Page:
"Beauty, danger, stress, action, character revelation. Literature and sports are natural siblings. I’m always troubled that some smart, literary people (readers and writers) don’t see that relationship and disdain sports, whether in real life or on the page. A risk writers face in choosing sports as a subject is that a reader will prejudge such work as silly or slight. Some readers, I’m sure, passed over this article the moment they noticed “sport” in the title. I have met fellow literary travelers who proclaim sports to be confusing, a waste of time, and something to deride; these are often people who resent the adulation associated with sports and the money that follows, who see sports as celebrating body over mind (“Why don’t thousands of cheering fans show up for readings?”). I’m no longer surprised by this attitude, but I still don’t understand it. There exist curious readers and writers who will delight in arcanum gathered from a Paul Theroux travelogue, or in the mysteries of glove making revealed in Philip Roth’s American Pastoral, who will immediately turn from a book that has a football on the cover. Don’t they understand, I cry out to the ghosts of Shoeless Joe and Pistol Pete and the Four Horsemen (no, no, the other four horsemen), that the games we play and watch and write about are complicated dramatic works with protagonists, antagonists, rising action, climax and denouement, in which acts are periods or quarters or halves, and in which characters don’t know the script, scripts that are often tragic because athletes fail more often than they succeed?"

The Writer’s Chronicle is difficult to find on newsstands, as it is mostly a benefit of belonging to the Association of Writers and Writing Programs, aka AWP. But hey, maybe you should join?

Thursday, April 16, 2009

Libby, Mont., and the 27s

Recently, two fine writers and journalists who studied in classes I taught at the University of Montana have found their way onto National Public Radio Programs. Tristan Scott (Journalism 270, Beginning Reporting) is a reporter for the Missoulian newspaper in Missoula, Mont. He spoke on All Things Considered about a trial he’s covering in which prosecutors seek some form of justice for the people of Libby, Mont. More than a few people in Libby have died or suffered from exposure to asbestos that was a byproduct of a local mining operation run by an out-of-state company (Maryland’s W.R. Grace Co.).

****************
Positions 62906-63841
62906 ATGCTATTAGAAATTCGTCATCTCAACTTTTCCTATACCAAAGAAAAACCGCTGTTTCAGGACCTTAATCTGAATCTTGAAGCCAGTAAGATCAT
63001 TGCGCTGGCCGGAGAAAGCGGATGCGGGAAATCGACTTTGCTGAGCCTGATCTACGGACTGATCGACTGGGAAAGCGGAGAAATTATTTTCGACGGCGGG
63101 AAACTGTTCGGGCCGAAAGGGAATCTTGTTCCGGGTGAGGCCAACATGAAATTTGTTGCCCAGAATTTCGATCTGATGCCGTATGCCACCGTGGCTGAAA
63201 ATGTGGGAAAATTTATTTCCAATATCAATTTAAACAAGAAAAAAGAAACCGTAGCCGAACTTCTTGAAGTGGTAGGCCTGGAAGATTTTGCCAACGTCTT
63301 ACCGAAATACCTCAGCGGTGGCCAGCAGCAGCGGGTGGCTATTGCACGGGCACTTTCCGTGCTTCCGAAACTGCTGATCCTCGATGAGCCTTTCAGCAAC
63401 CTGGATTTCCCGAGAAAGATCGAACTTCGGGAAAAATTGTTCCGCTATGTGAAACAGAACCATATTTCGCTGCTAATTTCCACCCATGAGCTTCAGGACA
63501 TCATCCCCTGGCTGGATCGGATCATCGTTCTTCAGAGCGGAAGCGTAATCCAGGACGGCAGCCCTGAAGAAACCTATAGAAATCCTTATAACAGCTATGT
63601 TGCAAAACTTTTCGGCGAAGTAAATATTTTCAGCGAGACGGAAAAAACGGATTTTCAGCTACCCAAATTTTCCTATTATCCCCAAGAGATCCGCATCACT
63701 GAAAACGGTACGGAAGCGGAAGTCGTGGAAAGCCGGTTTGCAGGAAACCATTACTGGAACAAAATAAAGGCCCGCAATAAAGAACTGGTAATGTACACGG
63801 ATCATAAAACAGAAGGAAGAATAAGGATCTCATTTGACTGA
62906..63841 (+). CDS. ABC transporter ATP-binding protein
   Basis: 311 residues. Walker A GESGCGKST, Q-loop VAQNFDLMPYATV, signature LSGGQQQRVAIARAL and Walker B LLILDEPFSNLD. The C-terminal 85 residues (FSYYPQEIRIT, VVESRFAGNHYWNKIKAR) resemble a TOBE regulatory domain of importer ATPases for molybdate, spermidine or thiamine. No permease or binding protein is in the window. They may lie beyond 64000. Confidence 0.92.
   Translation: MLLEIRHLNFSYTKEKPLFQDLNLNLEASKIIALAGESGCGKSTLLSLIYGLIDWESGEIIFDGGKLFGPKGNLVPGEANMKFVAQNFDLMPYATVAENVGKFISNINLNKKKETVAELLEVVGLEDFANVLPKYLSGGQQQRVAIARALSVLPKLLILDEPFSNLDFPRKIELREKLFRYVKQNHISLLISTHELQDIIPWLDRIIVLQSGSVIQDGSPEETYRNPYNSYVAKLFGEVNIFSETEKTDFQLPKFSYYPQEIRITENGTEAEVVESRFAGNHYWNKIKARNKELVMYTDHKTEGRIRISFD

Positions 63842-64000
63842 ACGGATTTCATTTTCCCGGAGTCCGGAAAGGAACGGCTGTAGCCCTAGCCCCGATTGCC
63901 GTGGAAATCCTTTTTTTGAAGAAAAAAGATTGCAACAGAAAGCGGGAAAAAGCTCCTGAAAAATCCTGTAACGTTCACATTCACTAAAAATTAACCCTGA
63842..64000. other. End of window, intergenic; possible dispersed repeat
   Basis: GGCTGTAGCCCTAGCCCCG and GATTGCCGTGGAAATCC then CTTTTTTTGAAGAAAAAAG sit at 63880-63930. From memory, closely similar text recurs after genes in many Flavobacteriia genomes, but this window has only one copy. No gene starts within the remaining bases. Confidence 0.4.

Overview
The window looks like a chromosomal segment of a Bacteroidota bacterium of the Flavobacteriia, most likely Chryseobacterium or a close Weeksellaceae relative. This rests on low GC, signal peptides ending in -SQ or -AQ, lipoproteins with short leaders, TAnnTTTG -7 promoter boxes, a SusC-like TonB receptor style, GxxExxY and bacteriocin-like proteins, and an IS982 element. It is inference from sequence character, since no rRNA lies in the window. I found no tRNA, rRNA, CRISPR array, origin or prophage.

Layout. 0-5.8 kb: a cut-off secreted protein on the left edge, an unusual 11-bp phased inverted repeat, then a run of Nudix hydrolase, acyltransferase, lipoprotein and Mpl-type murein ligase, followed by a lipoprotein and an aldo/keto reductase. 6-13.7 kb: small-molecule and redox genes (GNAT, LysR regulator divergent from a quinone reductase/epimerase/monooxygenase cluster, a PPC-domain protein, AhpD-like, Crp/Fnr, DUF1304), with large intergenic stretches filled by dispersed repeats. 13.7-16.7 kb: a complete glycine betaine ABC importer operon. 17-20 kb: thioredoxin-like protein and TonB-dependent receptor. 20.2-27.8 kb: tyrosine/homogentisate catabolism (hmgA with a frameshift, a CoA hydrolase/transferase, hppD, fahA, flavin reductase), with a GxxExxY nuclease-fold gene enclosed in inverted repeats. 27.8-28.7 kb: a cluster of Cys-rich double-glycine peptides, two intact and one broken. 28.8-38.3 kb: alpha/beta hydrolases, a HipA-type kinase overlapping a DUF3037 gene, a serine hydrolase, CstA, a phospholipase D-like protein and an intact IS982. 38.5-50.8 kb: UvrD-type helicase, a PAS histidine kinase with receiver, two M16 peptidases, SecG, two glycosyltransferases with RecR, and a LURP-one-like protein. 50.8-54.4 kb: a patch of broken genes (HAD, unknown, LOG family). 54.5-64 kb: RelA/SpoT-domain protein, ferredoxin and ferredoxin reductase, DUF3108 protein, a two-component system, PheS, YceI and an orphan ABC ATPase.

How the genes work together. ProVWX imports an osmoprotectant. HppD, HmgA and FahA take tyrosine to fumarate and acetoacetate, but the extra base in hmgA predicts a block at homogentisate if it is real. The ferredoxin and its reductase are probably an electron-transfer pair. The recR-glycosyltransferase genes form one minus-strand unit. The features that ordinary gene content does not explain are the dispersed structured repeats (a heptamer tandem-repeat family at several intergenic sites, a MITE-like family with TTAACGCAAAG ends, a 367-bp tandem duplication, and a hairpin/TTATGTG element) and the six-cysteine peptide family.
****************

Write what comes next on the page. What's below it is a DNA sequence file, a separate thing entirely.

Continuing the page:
Meanwhile, Eric Segalstad (Graduate Reporting) has co-authored a book about the 27s, the club no one wants to belong to. Its members are all music stars, mostly rockers with a bluesman or two thrown in, who died at age 27. Among the roster: Kurt Cobain, Jimi Hendrix, Janis Joplin, and Jim Morrison. Segalstad was interviewed on All Things Considered about the book, which also got a mention on the Washington Post’s blog about death, “Post Mortem,” though you have to scroll down to find that one.

Saturday, April 11, 2009

HimPlus17 and the Art of Blogging

Those of you who have read this blog regularly know that there is no such thing as reading this blog regularly. My posts are irregular, sometimes frequent and sometimes not. There's neither rhyme nor reason to what I post here. I just write whatever strikes my fancy whenever my fancy is struck.

It's no way to run a blog. I know this.

I'm doing much better on a new effort over at

HimPlus17 is a blog I'm writing jointly with my wife, Sheri Venema. She's 17 years older than me. Always has been (except for a couple of months each year when she's only 16 years older). And we've been married nearly 16 years. We're trying to do a much better job with that blog than I've done with The Greatest Show. We post at least once a week, and we try to invite readers to participate now and then as good blogs do.

But mostly, we're writing about the phenomenon of the Older Woman/Younger Man dynamic, the truths and falsehoods behind the Cougar craze, and what it's like for an Older Woman/Younger Man to age together. We're revealing things we sometimes haven't even told each other. Some day, we plan to explore these ideas and scenes and experiences even more fully in essays, and maybe (no promises) put them in a book.

In the meantime, though you're invited to peek into our marriage. Follow us. Leave a message in the comments.

And don't think I'm giving up on The Greatest Show. It will remain the same idiosyncratic mix of information, musings and confusions, posted at irregular intervals ...